Year after year, at conference after conference, mortgage technology leaders insist that paper-based housing transfers are about to give way to electronic alternatives. Yet, time has proven these predictions well off the mark, at best, and at worst, a pipe dream.
None of this is to be taken as criticism of the e-faithful like Gary Clark, chief information officer, Pasadena, Calif.-based IndyMac Bank, which will lend $60 billion in mortgages this year. Clark says proudly that every page of documents sent to IndyMac, “is originated and sent electronically and virtually all underwritten electronically.”
Formed in 1985 as a REIT (Real Estate Investment Trust), today IndyMac is a depository (bank); the ninth-largest mortgage originator in the country – second in alternative-A loans – with $19.6 billion in assets.
Despite its full commitment to electrons over paper, Clark concedes the company must do business with “many people who have little incentive to provide data electronically.”
Clark presented his realistic views before an audience of colleagues in Las Vegas this month, noting that some players in this market, “title companies, Realtors, the appraisers, the inspectors – are not always interested in providing electronic data.”
“Not all players see the same benefit for electronic data versus paper-based transactions,” the CIO said.
In particular, he said, “Digital signatures, when tied to legal documents, still are a hurdle that has to be overcome. The e-signature law was passed several years ago, (and) the states got a little pissed off because in the federal legislation, they were pre-empted from making any changes.”
Hinting at possible retribution by these jilted local officials, Clark said, “There is one, little aspect that they do have control over and that’s the Notary signature. The Secretaries of State are able to administer that function and there are some hurdles to overcome (there).”
Offsetting any foot-dragging in government circles, consumers continue to become more comfortable with online transactions – albeit more slowly when it comes to mortgages.
A research report from The Tower Group, Needham, Mass., earlier this year measured online lending at no more than a 10 percent share of all loan originations.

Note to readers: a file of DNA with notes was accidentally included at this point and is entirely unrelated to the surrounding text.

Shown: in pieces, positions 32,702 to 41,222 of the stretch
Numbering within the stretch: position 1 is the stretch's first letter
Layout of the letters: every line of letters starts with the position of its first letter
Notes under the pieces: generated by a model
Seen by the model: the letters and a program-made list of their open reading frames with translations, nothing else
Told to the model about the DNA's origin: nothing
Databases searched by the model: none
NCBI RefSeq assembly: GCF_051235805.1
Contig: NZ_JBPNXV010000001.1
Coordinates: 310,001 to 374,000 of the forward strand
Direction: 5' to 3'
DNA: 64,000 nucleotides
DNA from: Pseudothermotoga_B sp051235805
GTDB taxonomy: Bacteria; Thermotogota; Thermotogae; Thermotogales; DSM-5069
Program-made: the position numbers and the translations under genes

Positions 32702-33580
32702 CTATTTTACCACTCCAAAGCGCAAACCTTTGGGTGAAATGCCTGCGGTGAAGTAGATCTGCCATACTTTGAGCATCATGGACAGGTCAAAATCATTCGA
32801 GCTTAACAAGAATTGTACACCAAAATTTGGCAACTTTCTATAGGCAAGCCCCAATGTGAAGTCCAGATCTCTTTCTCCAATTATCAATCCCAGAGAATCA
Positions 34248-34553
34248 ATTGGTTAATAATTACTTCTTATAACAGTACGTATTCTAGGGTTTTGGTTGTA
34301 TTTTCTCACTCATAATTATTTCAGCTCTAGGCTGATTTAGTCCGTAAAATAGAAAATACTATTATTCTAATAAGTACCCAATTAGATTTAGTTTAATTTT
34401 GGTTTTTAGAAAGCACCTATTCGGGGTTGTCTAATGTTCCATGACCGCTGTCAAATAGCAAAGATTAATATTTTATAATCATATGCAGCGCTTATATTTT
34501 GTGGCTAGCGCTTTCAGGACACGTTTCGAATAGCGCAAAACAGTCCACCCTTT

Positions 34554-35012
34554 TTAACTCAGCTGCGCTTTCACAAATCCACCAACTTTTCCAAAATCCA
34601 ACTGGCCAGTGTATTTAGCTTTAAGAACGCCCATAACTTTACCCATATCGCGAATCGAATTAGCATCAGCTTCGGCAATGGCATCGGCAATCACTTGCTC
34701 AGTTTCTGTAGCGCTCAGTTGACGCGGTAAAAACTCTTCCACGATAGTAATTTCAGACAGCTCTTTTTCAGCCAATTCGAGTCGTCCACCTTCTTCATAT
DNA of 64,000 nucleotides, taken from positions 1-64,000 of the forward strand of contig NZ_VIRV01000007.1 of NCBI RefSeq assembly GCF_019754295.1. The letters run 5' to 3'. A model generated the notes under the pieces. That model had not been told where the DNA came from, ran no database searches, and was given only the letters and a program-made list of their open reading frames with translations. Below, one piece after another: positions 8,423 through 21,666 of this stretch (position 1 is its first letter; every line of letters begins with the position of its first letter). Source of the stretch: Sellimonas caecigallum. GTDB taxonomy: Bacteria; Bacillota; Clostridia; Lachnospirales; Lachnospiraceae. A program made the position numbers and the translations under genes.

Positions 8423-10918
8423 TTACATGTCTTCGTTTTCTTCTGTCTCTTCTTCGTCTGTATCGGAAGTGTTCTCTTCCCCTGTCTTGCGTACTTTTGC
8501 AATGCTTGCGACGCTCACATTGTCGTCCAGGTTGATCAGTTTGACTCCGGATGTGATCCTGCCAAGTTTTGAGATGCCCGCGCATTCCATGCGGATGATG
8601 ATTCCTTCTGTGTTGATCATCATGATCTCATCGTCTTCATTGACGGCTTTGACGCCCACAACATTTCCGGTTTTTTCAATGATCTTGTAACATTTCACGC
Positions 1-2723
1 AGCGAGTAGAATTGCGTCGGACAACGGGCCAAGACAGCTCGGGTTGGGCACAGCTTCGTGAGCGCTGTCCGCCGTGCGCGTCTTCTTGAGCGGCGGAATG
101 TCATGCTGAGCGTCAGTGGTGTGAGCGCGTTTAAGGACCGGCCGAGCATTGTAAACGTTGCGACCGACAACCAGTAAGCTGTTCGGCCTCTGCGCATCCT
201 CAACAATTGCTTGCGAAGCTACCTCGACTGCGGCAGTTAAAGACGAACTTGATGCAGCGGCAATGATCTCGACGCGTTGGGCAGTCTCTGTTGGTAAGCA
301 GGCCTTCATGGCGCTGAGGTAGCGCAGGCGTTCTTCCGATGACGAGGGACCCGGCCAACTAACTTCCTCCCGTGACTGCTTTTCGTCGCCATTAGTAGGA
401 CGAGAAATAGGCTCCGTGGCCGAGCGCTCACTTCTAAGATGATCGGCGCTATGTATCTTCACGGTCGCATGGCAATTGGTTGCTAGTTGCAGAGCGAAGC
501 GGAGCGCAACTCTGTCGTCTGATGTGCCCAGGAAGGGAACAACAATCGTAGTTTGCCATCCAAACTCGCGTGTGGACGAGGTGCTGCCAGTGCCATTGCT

Craig Focardi, research director/consumer lending for the TowerGroup, says, “The real lift that financial services organizations are going to get is in integration with the online banking side.” That way, you have “an environment where you can cross-sell other products and services and this gets a lot easier and importantly it also becomes a major cost saver.”
Of course, as more consumers become comfortable with online banking, financial institutions will have an easier time offering online mortgage origination and servicing options, according to Focardi, who recommended that checking account customers be cross-sold mortgage products, and vice versa.
“All of a sudden, the end-consumer can have a unified view of what all their accounts look like with that organization,” he explained.
Another Tower Group executive reports that IT costs for financial institutions will total $450 billion a year by 2010, with about 60 percent of that going toward maintenance of existing systems. Kathleen Khirallah, research director of retail banking, says that, “As banks are compelled to continue that maintenance work they don’t have the opportunity to invest in new systems and continue to innovate.”
“That’s why it’s important for them to start thinking about the applications and solutions being used,” she says.
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